Plant Name        Vigna unguiculata          

Common name: Blackeyed Bean  

                Marathi:alasunda, chavali           

                Hindi: Lobiya    




Interesting facts and history

It was found in Africa but nowadays it is also cultivated in Southeast Asia, Africa, Southern United States and Latin America. Around 200 BC and 300 BC, it was introduced to India and Europe respectively. 


Identification guide


Black-eyed pea is an annual climbing plant growing up to 4 metres tall.

The plant is often cultivated for its edible seed in the warm temperate to the tropical zones. An abundant cropper, it can produce a harvest all year round in the Tropics, especially if new sowings are made every few months. The plant it is also grown as a green manure."



Leaves are alternate, trifoliolate with petioles 5-25 cm long.  The lateral leaflets are opposite and asymmetrical, while the central leaflet is symmetrical and ovate.


 Inflorescence racemose, flowers white, cream, yellow, mauve or purple.  There are accessions with determinate and with indeterminate growth habit.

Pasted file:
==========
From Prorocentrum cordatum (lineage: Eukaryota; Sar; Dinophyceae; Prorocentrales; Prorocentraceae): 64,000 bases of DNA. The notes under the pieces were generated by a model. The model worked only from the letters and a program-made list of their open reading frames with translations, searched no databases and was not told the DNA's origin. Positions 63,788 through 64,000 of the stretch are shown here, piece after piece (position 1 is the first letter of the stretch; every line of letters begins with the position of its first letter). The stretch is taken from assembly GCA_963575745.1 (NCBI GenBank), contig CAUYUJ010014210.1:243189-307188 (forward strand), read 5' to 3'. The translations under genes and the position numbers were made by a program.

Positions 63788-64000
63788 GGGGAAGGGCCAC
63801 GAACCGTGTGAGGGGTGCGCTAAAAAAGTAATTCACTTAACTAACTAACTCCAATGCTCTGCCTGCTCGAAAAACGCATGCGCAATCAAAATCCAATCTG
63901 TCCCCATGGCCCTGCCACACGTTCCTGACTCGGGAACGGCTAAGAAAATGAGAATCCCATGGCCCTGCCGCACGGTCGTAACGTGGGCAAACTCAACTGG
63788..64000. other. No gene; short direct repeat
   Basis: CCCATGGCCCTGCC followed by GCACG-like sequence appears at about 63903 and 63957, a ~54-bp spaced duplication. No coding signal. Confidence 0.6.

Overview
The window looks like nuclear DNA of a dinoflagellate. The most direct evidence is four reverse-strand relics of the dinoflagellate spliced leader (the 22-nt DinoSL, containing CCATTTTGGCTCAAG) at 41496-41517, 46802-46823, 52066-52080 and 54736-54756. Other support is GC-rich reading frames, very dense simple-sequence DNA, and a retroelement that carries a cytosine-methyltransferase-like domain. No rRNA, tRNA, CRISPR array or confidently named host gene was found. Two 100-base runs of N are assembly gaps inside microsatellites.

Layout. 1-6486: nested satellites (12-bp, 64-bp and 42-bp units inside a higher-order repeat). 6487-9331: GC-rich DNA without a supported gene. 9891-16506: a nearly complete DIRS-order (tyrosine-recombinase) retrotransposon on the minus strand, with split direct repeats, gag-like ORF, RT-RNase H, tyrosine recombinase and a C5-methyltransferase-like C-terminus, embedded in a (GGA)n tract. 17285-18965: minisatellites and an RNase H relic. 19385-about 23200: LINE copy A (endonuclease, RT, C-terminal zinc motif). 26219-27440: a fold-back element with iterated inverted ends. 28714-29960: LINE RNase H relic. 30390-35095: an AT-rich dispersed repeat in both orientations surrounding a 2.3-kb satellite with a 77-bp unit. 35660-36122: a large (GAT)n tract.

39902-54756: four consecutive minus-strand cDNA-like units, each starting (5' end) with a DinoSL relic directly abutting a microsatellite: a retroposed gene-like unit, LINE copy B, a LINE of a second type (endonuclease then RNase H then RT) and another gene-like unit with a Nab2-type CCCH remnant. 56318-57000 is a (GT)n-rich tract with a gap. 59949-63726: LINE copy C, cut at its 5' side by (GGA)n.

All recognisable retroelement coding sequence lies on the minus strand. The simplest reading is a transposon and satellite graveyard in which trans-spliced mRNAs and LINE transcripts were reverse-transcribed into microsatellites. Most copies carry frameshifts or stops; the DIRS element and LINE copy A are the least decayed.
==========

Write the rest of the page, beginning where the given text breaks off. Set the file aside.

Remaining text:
Seeds are variable in size and shape, square to oblong and variously coloured, including white, brown, maroon, cream and green, commonly in the range of 5,000-12,000 seeds/kg.


Habit / Habitat

Variability in plant morphology of the different accessions is high.  There are three types according to their uses:  for grain, forage or dual-purpose.  V. unguiculata is a herbaceous, prostrate, climbing, or sub-erect to erect annual, growing 15-80 cm high.     



Original range is uncertain, perhaps tropical Africa.

Native to:

West Africa, where the highest genetic diversity and the most primitive forms of wild V. unguiculata occur, was probably the primary centre of domestication.

Today, cowpea is cultivated throughout the tropics and subtropics between 35ºN and 30ºS, across Asia and Oceania, the Middle East, southern Europe, Africa, southern USA, and Central and South America."  


Edible parts

World wide use:                                        Grains

Used by tribal community in Jawhar:       Fruits


Method of consumption

Jawhar tribal:    Fruits boiled and cooked

Other Recipe

Seed - cooked. They can be eaten whilst still green or allowed to dry. The immature seeds are used as a vegetable - they can be steamed, boiled, stir-fried etc. Mature seeds are added to soups and stews, ground into a powder and used with cereal flour for making cakes, bread etc, or fermented into dosa. The seeds can also be sprouted and then eaten raw or cooked in stir-fries etc.